Quinnipiac’s AMA Saves Lives
Students on Quinnipiac’s Mount Carmel campus were greeted this past week by lifeguards asking for just one thing: their organs.
Members of the Quinnipiac Chapter of the American Marketing Association braved the, albeit a little mild, winter weather in summer lifeguard apparel to raise awareness for organ donation. This was Quinnipiac’s first year participating in the national event, AMA Saves Lives.
“We aren’t asking for people to open their wallets but we are asking for people to open up their hearts, for every organ donor, eight lives can be saved,” Quinnipiac’s AMA president Bryanna Charbonneau said.
“I was very happy to see them because there are so many people that need transplants and people don’t realize the kind of life you have to lead if you don’t have [an organ],” Jones said. “It’s the little things we take for granted — drinking a glass of water, eating certain foods you can’t have because your body can’t get rid of it.”
Jones received her first kidney transplant when she was just 12 years old, which lasted her almost 18 years before it gave out under the stress of child birth, she said. Before her transplant, Jones was not given much time to live by her doctors and had to endure time on a waiting list, praying a matching organ would turn up.
Jones said waiting on the list for her first kidney, “was touch-and-go, they had given me three months to live, and by the grace of God it came in just in time.” After her donated kidney gave out, her brother came forward and offered her his kidney. She has now been living a healthy life for 28 years and is forever thankful to her two donors.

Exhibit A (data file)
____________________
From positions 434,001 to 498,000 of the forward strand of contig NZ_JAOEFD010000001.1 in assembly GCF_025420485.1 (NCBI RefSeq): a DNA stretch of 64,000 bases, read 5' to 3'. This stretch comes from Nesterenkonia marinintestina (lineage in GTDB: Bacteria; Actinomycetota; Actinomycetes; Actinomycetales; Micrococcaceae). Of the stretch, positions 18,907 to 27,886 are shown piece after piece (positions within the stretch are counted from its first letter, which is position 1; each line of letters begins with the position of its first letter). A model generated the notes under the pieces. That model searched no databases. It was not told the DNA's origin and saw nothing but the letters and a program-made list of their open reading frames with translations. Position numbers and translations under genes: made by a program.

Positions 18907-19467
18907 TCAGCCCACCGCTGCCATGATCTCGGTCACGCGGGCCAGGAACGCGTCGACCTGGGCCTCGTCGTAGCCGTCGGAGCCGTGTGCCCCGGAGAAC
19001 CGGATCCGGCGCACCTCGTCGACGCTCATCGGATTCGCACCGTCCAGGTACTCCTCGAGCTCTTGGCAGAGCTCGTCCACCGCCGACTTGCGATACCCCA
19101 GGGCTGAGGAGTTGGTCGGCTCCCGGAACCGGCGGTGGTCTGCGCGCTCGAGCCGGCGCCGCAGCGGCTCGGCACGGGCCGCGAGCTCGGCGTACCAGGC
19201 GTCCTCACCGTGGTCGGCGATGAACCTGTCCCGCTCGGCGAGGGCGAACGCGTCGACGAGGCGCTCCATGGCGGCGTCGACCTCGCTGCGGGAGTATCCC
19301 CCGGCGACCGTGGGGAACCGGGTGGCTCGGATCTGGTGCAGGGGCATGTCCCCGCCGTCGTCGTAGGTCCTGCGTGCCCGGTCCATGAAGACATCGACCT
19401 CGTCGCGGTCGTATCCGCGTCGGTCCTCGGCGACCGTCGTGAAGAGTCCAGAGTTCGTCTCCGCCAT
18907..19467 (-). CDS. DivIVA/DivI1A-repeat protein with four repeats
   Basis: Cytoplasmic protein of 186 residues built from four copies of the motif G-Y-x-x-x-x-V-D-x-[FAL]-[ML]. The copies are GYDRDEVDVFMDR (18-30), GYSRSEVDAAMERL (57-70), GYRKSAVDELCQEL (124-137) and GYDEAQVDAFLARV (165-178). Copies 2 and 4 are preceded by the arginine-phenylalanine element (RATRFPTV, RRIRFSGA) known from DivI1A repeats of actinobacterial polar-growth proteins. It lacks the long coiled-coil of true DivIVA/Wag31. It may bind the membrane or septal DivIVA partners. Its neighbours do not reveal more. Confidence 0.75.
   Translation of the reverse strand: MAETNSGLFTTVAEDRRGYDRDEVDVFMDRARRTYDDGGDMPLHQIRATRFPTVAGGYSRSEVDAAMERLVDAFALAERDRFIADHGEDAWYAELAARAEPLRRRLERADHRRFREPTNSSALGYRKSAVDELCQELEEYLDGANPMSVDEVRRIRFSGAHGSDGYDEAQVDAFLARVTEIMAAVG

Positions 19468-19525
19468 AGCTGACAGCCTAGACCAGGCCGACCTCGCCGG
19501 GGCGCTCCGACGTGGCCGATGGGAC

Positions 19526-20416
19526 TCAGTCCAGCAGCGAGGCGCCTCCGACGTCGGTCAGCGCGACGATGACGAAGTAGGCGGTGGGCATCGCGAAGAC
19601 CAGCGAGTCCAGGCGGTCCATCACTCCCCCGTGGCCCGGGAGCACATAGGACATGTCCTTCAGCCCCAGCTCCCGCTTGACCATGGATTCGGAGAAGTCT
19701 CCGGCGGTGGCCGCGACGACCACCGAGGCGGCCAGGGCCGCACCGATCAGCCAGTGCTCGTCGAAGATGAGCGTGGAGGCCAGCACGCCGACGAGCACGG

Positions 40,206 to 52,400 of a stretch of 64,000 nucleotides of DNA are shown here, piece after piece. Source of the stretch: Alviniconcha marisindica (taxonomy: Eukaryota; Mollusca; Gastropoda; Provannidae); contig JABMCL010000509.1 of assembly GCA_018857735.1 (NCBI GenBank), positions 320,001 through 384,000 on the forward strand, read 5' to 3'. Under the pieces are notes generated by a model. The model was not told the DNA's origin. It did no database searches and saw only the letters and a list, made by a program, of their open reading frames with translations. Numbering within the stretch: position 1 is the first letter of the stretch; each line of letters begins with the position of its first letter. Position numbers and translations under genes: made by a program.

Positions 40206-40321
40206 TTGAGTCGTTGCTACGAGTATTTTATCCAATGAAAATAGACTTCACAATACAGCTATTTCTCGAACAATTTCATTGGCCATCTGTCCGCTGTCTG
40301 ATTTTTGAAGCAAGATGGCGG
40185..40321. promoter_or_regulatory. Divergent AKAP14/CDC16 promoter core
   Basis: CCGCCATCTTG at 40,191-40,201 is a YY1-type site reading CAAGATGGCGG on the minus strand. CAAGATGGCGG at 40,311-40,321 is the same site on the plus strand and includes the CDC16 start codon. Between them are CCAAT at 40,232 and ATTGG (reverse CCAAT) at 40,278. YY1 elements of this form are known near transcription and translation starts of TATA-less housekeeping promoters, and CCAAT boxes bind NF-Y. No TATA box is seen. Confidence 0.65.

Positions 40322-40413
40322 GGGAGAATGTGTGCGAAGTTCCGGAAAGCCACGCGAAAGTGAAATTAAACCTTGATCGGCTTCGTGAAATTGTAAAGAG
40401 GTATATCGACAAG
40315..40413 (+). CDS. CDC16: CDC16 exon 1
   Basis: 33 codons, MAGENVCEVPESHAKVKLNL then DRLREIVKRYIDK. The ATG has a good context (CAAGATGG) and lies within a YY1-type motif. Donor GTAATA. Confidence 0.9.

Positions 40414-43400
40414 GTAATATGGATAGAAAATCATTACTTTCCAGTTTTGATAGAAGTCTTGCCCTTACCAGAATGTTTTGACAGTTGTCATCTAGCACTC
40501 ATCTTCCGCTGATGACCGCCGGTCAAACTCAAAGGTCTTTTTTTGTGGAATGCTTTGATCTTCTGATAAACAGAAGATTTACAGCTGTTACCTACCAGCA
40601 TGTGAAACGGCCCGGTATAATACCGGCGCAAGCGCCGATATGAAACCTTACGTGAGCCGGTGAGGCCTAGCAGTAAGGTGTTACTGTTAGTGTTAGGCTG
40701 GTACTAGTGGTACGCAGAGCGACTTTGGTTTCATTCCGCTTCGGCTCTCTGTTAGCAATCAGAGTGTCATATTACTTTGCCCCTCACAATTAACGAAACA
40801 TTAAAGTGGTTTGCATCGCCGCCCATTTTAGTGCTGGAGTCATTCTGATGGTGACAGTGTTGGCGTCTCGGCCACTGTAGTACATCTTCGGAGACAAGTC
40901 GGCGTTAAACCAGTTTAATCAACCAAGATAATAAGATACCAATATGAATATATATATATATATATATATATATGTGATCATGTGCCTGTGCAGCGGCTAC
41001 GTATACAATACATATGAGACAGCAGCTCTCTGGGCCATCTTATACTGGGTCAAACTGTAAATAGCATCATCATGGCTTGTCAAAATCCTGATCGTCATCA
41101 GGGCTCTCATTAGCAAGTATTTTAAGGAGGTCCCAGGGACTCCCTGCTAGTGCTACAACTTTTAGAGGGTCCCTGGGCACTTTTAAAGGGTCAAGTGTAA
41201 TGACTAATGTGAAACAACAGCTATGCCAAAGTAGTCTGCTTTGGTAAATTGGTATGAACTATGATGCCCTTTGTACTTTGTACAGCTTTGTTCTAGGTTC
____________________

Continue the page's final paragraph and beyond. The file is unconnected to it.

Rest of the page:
“That’s really the one gift of life you can give to another person,” Jones said.
The Quinnipiac community showed they were up to the task as AMA Saves Lives collected 89 new organ donor pledges during the week-long event.
Jones approached Quinnipiac AMA members during their event to show her support and tell them her story.
“[Jones] came out and said, ‘I’m an organ recipient,’ and [she] was saying how appreciative [she] was that we were doing this,” AMA Vice President of Membership Recruitment Danielle DiMarino said. “It made a difference, and I didn’t realize that people at our school were actually [recipients].”
Charbonneau said at that moment she “felt that our efforts were truly making a difference. We aren’t asking for money because you cannot put a monetary amount on saving someone’s life.”
AMA Saves Lives did more for organ donation than just adding 89 new names to a list. Quinnipiac’s AMA chapter also handed out informational brochures on organ donation to students walking outside of the student center. The brochures were designed to answer any questions and hesitation people may have about organ donation, and assisted AMA in its effort to promote awareness across campus.
DiMarino said the organization did a good job dispelling any myths about organ donation and answering questions interested students posed.
“Some people sign up for [organ donation] and don’t even know the significance of it,” DiMarino said. “And I think that we definitely brought that [point] across.”
During the week of AMA Saves Lives, members of Quinnipiac’s AMA chapter could be seen traipsing the quad dressed as lifeguards, throwing beach balls and even sporting life vests and inner tubes to grab the attention of passers-by.
“People thought we were crazy,” DiMarino said of the tactic they used called ‘guerrilla marketing.’ “The first day we were all in to it. We were in shorts and everything.”
Quinnipiac’s AMA chapter will travel to New Orleans later this month to report its numbers as part of AMA’s 34th Annual International Collegiate Conference on March 21. Quinnipiac AMA is also planning a volleyball tournament to benefit the Bella Tucker Fund on April 15.
For more information on AMA news and events, Quinnipiac’s Chapter has a newly revamped website at www.quinnipiacama.org.
Anyone interested in signing up to be an organ donor can do so by emailing firstname.lastname@example.org or email@example.com prior to March 23.